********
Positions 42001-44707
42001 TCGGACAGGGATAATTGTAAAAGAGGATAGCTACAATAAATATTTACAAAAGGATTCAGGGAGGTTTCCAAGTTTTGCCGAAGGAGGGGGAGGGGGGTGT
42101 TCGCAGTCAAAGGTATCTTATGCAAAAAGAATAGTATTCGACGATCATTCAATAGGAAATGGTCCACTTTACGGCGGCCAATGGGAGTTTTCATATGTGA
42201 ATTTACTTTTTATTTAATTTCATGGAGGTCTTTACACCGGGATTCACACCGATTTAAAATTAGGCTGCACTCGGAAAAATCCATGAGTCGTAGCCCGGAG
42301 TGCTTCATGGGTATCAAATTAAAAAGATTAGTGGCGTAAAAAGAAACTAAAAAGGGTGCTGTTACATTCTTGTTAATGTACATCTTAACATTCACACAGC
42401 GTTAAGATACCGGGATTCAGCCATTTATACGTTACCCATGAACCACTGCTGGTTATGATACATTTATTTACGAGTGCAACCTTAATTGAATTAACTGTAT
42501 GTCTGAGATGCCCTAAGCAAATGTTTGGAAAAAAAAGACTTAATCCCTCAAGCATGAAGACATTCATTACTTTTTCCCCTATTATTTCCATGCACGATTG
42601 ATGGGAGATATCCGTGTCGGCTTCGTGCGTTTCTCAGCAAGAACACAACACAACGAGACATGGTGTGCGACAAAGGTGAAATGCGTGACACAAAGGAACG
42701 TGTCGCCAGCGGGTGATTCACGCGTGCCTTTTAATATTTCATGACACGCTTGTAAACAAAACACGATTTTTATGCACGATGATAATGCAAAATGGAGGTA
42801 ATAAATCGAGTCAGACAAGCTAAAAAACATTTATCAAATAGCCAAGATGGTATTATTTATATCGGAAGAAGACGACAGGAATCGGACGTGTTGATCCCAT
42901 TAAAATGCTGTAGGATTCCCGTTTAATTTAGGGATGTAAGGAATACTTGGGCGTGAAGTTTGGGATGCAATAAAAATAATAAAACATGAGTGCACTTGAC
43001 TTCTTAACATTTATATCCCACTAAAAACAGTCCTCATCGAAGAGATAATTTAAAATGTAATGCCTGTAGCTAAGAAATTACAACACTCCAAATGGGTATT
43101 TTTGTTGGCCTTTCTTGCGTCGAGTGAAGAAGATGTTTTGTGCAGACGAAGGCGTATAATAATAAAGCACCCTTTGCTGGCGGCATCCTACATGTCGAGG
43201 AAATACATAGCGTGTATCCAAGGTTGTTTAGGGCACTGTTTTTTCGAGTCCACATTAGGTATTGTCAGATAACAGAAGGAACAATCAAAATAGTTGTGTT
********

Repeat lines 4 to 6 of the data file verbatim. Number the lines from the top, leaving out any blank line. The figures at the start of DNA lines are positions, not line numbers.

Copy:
42201 ATTTACTTTTTATTTAATTTCATGGAGGTCTTTACACCGGGATTCACACCGATTTAAAATTAGGCTGCACTCGGAAAAATCCATGAGTCGTAGCCCGGAG
42301 TGCTTCATGGGTATCAAATTAAAAAGATTAGTGGCGTAAAAAGAAACTAAAAAGGGTGCTGTTACATTCTTGTTAATGTACATCTTAACATTCACACAGC
42401 GTTAAGATACCGGGATTCAGCCATTTATACGTTACCCATGAACCACTGCTGGTTATGATACATTTATTTACGAGTGCAACCTTAATTGAATTAACTGTAT